At Your Sewing Machine & Ironing Board

Front and back of the bag

  1. Find the front, back and flap exterior panels as well as the two exterior side panels as well as the five pieces of matching mid-weight interfacing.
  2. Place an interfacing on the wrong side of each exterior panel. All edges of both layers should be flush. Following manufacturer’s instructions, fuse each panel in place.
  3. Find the exact center along the bottom raw edge of one main body panel. Measure 2½” to the right of center and 2½” to the left of center. Mark both of these points with a pin. These are the placement points for the buckles that will hold the front flap closed.
  4. Cut two 7″ lengths of the 1″ cotton webbing and slip one length through each male end of each buckle (the end with the prongs). Finish the top end of the webbing with a simple double turn hem. To do this, fold back the raw edge ¼” and finger press, fold an additional ¼” and finger press again. Pin in place. Stitch across the fold to secure.
  5. Center the raw end of each webbing buckle strip over each of the 2½” pin points you marked above. The raw end of the webbing should be flush with the raw edge of the fabric panel. Pin in place. You can machine baste in place for added security.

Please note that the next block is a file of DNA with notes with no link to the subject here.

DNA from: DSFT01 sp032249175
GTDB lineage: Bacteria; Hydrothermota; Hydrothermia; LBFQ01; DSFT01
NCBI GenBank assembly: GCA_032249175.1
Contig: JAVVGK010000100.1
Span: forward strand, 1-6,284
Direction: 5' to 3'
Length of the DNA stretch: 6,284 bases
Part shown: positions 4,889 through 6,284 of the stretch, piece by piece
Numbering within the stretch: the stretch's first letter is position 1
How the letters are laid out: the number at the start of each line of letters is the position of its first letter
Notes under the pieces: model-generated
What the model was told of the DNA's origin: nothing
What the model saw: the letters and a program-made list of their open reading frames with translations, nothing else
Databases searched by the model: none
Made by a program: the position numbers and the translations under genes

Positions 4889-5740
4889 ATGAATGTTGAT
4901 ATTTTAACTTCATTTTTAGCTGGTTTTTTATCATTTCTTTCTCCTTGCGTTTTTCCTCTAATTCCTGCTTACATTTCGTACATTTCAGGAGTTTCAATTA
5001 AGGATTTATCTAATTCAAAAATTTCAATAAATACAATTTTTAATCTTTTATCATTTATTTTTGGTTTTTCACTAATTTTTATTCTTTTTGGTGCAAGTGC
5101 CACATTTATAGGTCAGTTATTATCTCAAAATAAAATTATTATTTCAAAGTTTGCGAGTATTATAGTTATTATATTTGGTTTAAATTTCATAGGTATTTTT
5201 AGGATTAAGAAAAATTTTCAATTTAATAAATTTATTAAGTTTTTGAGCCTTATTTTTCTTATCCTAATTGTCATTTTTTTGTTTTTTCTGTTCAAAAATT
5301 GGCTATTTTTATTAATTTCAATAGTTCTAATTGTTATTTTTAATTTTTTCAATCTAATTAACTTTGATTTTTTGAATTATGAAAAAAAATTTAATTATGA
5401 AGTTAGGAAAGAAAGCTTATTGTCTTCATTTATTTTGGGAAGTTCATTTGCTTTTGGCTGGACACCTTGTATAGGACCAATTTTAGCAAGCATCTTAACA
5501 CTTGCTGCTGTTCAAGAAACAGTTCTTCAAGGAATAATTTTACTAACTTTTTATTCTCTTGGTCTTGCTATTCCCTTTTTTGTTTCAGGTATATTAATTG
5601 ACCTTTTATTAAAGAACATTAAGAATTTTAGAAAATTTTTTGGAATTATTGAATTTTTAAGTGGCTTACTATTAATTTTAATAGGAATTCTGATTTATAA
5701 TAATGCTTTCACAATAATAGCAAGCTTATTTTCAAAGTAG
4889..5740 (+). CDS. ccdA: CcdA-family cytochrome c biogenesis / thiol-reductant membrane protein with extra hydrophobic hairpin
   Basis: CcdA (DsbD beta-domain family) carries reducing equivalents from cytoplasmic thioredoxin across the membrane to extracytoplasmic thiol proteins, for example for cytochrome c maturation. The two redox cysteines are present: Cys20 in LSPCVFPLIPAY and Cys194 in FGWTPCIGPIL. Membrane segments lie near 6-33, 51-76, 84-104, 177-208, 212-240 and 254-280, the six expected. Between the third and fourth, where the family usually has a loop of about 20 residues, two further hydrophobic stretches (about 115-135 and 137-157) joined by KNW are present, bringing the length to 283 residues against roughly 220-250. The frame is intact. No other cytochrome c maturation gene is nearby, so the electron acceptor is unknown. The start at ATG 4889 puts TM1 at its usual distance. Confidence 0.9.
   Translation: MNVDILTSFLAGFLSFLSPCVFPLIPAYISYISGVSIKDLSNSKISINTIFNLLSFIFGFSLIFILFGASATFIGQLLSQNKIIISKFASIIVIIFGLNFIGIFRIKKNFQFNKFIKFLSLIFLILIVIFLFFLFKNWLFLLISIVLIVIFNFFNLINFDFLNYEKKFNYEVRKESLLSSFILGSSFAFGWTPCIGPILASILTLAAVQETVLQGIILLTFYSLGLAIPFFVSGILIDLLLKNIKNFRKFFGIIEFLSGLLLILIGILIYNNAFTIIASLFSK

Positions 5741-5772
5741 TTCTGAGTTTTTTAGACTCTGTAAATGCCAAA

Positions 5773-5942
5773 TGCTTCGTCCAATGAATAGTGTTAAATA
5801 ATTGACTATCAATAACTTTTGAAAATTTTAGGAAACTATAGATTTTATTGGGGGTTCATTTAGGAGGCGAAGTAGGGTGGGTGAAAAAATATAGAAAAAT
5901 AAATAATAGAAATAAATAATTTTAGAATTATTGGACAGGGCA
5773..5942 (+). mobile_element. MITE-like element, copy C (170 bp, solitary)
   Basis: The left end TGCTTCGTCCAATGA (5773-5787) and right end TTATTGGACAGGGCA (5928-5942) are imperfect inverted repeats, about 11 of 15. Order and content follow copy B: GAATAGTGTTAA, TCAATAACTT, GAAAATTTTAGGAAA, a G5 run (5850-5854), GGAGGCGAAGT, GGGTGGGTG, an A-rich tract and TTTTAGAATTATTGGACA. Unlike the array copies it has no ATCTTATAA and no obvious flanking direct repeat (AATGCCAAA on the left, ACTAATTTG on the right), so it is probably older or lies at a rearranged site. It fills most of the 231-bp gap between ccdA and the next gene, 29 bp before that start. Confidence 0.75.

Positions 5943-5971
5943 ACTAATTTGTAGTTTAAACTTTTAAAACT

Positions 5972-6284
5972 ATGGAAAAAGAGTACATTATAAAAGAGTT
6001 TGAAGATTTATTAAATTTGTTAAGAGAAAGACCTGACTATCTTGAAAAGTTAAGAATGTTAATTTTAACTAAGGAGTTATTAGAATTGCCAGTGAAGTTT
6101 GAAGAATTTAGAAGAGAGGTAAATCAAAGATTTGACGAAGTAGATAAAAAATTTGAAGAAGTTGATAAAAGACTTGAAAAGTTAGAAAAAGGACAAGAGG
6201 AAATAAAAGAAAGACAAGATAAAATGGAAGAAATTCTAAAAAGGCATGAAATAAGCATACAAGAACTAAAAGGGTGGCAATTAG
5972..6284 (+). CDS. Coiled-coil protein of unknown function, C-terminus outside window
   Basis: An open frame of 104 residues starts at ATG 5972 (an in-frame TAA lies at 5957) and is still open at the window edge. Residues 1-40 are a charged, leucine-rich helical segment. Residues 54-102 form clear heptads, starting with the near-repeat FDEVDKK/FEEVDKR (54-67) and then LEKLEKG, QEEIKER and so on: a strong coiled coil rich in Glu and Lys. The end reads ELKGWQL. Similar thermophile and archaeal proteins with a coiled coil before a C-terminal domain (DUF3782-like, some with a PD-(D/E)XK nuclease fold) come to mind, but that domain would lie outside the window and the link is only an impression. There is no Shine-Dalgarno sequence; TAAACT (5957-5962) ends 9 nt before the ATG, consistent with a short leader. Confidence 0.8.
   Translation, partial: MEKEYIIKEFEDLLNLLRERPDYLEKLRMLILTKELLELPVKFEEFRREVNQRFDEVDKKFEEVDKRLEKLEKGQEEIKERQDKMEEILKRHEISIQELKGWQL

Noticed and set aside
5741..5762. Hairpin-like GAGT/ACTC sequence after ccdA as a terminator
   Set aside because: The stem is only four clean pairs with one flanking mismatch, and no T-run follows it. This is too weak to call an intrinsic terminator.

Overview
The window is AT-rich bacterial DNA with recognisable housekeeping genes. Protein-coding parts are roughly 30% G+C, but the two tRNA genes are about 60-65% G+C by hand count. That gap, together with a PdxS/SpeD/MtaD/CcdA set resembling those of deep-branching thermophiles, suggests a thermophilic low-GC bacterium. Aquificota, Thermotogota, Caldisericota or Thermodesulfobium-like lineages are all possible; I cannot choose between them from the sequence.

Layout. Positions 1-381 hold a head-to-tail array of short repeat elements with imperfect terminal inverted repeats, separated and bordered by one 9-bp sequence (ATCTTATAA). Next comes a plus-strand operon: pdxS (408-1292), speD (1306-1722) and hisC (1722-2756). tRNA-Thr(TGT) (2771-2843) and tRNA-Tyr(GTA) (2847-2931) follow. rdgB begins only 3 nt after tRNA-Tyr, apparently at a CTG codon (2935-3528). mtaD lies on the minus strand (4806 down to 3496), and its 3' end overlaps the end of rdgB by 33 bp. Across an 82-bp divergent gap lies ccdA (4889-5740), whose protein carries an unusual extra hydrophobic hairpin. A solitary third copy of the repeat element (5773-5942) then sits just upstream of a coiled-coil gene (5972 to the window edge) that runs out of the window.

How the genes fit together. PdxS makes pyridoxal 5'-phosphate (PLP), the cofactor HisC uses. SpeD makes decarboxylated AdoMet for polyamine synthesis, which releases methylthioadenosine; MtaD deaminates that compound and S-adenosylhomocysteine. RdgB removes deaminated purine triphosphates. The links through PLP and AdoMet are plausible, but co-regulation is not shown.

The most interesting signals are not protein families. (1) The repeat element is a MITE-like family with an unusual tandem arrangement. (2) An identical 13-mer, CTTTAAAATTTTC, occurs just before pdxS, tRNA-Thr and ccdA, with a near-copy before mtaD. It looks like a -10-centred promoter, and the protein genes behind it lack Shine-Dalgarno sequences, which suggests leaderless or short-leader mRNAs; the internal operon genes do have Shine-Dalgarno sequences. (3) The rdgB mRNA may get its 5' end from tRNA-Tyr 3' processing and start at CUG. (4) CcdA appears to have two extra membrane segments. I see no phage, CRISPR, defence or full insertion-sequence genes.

Click to Enlarge
  6. To create the bag’s bottom seam, place the front and back main panels right sides together, carefully aligning them along the bottom raw edges. The buckle strips are sandwiched between the layers. Remember, your front and back panels should be identical, which means the motif should align perfectly along the two bottom raw edges.
  7. Using a ½” seam allowance, stitch across the bottom .
    Click to Enlarge
  8. Press the seam allowance open and flat.
  9. Slightly lengthen the stitch. As shown below, stitch down to either side of the seam allowance. Before stitching, check to make sure the buckle straps are flat against what will be the FRONT exterior panel so the stitching catches them, securing and reinforcing the webbing and insuring they pull up in the proper direction against the front.
    Click to Enlarge
  10. The seamed front and back exterior of the bag should now measure the same as the single piece of canvas (or similar) you cut for the main lining of the bag.
  11. Cut a 5″ length of the 1″ cotton webbing and slip it through the 1″ swivel hook. Align the raw ends of the webbing and place the ends along the top edge of the front panel approximate 3½” in from the left raw side edge. Pin the webbing in place. Machine baste in place for added security.
    Click to Enlarge
  12. Place the canvas and the exterior wool right sides together, aligning the top raw edges. Pin in place across the top.